Upon its North America the exhibit continued to tour in Canada and western United States. In 1977 the gallery received a grant from a private foundation which permitted the University to acquire those works which had, up to that point, been on loan from the artists. Donald Evans in Holland was extremely pleased with the sale of two of his watercolour postal paintings and two postal-work collages. As a result of this sale he painted a sheet of Simon Fraser Tartan FAUNA stamps and donated it to the gallery.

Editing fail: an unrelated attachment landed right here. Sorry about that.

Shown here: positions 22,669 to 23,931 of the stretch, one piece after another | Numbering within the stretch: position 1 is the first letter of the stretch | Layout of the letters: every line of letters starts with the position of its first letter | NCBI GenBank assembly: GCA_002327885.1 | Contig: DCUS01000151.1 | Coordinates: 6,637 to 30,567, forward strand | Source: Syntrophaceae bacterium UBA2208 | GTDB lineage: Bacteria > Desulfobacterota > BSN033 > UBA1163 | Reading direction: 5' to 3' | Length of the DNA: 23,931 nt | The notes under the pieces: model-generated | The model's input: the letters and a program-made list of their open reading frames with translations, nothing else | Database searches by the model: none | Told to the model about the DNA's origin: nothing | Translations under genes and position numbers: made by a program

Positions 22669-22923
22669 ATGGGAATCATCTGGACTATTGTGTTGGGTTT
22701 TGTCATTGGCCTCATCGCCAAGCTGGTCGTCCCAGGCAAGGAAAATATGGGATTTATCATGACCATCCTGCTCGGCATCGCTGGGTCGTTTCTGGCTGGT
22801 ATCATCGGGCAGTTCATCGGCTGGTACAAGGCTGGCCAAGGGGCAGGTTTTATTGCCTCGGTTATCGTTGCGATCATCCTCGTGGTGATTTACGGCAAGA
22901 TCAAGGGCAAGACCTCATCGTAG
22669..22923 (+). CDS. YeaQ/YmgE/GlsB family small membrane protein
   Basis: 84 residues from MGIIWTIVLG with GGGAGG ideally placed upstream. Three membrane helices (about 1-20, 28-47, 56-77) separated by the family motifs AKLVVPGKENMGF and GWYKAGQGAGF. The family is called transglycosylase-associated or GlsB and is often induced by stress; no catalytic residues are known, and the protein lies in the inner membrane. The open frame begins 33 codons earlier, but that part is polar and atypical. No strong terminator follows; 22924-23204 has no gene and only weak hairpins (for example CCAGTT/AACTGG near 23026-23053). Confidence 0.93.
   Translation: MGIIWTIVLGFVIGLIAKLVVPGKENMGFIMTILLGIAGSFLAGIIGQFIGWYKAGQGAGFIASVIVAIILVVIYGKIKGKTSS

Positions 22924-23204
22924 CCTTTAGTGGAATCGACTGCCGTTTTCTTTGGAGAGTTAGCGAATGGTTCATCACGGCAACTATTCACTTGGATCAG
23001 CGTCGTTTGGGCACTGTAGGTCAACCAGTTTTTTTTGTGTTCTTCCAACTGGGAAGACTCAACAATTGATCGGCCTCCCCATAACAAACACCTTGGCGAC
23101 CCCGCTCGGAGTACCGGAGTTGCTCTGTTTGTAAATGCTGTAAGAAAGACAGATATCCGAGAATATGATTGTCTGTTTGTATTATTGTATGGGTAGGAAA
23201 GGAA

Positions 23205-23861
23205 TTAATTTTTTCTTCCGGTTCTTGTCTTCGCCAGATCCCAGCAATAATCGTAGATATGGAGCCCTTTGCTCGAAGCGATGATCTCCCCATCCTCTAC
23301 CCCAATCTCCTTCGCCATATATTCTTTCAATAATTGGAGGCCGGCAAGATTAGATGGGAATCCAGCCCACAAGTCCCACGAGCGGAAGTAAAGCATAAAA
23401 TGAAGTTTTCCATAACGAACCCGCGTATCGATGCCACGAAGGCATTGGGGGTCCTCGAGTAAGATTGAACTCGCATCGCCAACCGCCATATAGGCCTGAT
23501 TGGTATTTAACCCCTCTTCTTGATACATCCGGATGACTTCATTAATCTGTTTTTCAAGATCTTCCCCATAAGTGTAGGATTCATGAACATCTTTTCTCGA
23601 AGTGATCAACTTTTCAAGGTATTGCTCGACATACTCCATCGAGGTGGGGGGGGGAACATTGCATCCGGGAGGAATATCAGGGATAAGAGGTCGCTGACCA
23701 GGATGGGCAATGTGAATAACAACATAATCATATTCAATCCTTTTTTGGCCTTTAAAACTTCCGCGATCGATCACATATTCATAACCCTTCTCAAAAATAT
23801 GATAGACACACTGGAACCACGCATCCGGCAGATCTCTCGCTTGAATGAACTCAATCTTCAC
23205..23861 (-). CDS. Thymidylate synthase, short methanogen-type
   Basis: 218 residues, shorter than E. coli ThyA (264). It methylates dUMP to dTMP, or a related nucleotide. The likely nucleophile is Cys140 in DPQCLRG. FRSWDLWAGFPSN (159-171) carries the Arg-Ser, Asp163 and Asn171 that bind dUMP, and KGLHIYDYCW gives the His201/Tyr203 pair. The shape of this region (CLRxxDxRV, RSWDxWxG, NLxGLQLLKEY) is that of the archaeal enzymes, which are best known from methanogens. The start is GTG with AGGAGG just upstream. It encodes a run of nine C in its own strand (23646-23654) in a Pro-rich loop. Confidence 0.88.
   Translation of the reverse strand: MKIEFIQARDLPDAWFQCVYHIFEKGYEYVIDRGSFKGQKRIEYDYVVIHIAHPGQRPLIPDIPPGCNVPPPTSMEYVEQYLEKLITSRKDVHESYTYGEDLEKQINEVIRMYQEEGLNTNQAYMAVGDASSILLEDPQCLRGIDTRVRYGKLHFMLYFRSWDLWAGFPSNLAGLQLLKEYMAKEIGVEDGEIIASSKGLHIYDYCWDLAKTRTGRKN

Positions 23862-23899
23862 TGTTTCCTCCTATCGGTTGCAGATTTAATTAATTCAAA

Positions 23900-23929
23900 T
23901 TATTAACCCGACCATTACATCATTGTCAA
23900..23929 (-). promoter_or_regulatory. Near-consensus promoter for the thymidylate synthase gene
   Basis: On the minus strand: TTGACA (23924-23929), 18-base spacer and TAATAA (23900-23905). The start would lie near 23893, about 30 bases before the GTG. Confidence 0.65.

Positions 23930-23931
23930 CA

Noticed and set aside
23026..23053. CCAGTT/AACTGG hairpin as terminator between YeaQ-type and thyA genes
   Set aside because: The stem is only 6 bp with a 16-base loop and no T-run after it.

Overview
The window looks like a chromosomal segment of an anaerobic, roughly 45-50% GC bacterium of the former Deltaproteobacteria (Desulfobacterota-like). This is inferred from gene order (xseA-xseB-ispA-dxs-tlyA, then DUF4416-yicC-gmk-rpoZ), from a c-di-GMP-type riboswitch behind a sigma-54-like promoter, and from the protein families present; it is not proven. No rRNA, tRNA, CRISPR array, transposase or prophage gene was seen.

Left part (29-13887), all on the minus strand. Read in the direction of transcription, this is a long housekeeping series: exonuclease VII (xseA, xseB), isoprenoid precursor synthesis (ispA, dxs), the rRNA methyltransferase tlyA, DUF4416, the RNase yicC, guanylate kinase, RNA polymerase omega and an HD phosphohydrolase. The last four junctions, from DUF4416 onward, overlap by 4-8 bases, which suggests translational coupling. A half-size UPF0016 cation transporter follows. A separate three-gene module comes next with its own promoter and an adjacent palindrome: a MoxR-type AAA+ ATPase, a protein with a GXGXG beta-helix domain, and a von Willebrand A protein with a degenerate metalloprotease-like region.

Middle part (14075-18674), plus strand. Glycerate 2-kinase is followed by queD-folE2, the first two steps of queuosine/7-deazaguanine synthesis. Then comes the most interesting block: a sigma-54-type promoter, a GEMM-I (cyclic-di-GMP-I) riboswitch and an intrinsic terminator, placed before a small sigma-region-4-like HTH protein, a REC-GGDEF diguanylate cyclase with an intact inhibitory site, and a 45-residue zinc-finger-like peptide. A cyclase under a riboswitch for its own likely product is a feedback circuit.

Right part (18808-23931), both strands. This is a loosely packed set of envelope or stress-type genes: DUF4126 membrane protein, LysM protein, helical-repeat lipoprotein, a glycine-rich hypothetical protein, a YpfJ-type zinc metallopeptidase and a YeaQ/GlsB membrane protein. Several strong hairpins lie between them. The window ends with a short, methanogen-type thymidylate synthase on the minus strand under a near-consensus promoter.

A late night call in 1975 from E. F. Higgings in Colorado turned out to be of major importance to my continued involvement with artists' stamps. Higgins, who had just recently learned of the exhibition, wanted to make his work as a stamp artist known to me. In the summer of '76 one of Higgins' stamp sheets was accepted in FOOTPRINT: Northwest International Small Format Print Exhibition organized by Sam Davidson for his gallery in Seattle. Higgins came out to Seattle for the opening where he met C. T. Chew who was also producing colour Xerox stamp sheets. Two of Chew's stamp sheets were later acquired from the Davidson Galleries for the University's collection. After Higgins' move to New York City we were able to meet on those occasions when my travels took me there. By then he had his own perforator and Doo Da Postage Works was in full production. During those visits we would work together to create a stamp edition. Though Higgins I met many other stamp artists, both personally and by correspondence, including Citizen Kafka, Rose Avery and Buster Cleveland. Higgins and I continued to exchange stamps and information and in the Fall of '79 jointly produced and issued a commemorative to mark the opening of Artists' Stamps and Stamp Imagesat P. S. 1 gallery, just across the river from Manhattan.